Happy businessman finds confidence in public speaking


I have been working with a successful business owner to build his confidence in public speaking. He has always been quite comfortable in professional settings. Except – and this is a big except – he couldn’t control his extreme nervousness with public speaking. His stage fright was out of control.

As soon as he would get up in front of people, his knees would shake, he would sweat, stumble over his words and forget what he was going to say. He knew he needed help big time after a recent employee briefing. He couldn’t make himself go on and had to have someone take over for him – hardly the image he wanted to portray as a confident leader!

During a private coaching session in my office, I asked him to stand up in front of me and tell me anything. He stuttered and spoke hesitantly. He looked up at the ceiling and was “wiping” his palms together in front of his torso, swiping one hand and then the other in an alternating rhythm. He was nervous, and it showed. He needed to build confidence.

Right away, I asked him to try something different.

I asked him to find a comfortable, stationary position for his hands. I didn’t tell him where to put them. He experimented with a few possibilities and then settled on resting his hands, one over the other, pointed just below his waist.

“Hmm . . . ” he said. “This is relaxing.”

Taking that cue, I asked him to keep his hands in this “home base” position and go back to what he said. What a difference! He calmed down visibly and was able to look right at me and tell me his story. No stuttering, no hesitation!

As he went on, I noticed that his fingers spontaneously moved ever so slightly, expressing what he was saying. He wasn’t even aware of it.

Building on that cue, I suggested that if his hands wanted to move, to allow them to. Do not make them move, allow them to, only if they’re going to. (How often are we taught “use our hands” and make gestures with what we are saying, only to feel awkward and self-conscious doing it?)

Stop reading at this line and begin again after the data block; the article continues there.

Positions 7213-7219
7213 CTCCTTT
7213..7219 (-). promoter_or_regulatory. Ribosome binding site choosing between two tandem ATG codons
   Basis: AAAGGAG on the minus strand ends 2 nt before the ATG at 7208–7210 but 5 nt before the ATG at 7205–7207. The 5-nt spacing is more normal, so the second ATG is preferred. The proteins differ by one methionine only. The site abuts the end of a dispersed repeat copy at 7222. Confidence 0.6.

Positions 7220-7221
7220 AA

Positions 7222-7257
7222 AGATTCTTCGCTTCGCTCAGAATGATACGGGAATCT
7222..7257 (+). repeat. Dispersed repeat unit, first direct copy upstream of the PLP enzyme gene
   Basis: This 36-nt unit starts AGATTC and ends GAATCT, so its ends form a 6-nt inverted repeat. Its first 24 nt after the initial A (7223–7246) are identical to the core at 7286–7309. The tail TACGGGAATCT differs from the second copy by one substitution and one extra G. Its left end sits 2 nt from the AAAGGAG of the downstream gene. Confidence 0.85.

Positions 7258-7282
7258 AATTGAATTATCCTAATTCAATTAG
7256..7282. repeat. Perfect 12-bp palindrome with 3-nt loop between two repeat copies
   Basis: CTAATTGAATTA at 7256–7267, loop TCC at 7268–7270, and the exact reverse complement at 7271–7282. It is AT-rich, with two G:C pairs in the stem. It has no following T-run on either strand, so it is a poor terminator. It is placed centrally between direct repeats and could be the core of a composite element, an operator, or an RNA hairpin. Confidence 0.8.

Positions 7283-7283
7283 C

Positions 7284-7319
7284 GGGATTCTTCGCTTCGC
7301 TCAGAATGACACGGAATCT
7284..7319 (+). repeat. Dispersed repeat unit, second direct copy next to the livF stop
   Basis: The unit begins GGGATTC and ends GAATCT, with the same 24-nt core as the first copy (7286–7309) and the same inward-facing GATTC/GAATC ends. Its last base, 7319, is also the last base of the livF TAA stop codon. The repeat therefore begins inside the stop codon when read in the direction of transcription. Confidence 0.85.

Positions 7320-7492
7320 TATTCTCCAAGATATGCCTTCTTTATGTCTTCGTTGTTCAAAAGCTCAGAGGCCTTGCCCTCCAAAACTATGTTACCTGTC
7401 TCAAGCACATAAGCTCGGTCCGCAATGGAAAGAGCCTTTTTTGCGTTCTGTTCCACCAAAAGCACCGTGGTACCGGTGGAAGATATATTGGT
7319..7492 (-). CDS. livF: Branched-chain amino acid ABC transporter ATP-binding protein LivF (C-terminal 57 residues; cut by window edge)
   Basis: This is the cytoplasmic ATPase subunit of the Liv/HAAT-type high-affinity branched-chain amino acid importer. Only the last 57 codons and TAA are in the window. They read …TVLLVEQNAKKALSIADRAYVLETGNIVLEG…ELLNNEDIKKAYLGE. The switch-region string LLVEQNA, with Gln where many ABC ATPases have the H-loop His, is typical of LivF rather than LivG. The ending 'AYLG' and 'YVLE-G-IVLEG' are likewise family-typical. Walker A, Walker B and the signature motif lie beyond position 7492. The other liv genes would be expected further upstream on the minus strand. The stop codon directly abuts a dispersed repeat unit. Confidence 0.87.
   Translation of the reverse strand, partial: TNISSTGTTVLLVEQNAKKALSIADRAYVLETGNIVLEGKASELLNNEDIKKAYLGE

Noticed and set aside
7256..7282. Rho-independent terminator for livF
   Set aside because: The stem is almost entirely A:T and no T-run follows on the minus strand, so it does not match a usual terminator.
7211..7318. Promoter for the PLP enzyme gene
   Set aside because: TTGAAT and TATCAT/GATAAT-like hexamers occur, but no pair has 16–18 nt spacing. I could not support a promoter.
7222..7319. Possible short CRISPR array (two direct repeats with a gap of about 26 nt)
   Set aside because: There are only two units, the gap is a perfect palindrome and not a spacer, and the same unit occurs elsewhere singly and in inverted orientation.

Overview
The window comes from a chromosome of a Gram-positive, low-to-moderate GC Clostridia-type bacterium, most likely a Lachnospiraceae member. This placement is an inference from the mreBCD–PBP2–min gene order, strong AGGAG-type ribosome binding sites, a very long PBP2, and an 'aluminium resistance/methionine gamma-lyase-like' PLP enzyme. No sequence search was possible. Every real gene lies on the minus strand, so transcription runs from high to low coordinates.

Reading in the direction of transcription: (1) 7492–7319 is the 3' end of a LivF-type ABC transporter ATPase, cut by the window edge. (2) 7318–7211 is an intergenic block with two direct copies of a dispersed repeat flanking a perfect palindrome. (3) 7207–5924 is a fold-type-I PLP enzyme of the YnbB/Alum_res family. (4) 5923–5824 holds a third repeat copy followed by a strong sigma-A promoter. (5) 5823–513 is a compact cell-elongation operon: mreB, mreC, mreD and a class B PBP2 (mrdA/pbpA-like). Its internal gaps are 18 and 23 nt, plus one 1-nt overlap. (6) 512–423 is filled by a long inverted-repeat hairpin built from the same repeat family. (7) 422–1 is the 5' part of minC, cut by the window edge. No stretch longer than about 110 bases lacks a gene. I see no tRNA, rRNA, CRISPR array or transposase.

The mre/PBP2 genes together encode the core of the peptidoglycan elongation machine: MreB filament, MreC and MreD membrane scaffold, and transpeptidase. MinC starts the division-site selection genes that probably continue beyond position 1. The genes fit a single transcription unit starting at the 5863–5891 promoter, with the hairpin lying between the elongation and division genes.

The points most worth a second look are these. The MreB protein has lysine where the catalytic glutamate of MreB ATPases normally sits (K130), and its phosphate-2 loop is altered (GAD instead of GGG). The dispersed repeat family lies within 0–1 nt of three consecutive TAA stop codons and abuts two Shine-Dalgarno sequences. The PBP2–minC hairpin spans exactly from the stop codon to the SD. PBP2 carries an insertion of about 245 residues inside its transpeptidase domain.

Soon he was allowing his hands to gesture naturally, still speaking smoothly and getting even more into the story he was telling me. If there was the slightest hint of hesitation, he returned his hands to their base position and immediately settled down and went on.

So I took it one more level. So far, my client had only been addressing me. So I asked him to imagine people sitting in the other eight places around the room and address those people, too. After returning to his base position for a bit, he could let go and relax into that as well!

One more thing: I asked him to imagine people in the audience that he liked. Preferably people who might be in a real audience, but at least people he would want there. That made him smile, and he became even more at ease.

He found he had much more confidence!

These steps helped him build his confidence and relax into his message. He ended up giving me (and his invisible audience) a rundown on the financial goals of his company, a brief history lesson, and an impromptu speech, all quite smoothly and comfortably and with confidence.

We did some Energy Psychology routines to reduce any excess adrenaline that began to build and let this new comfortable self-concept and approach to speaking sink in and be available to him in the real world.

He felt excited and eager to speak to his employees and his professional organization when he left.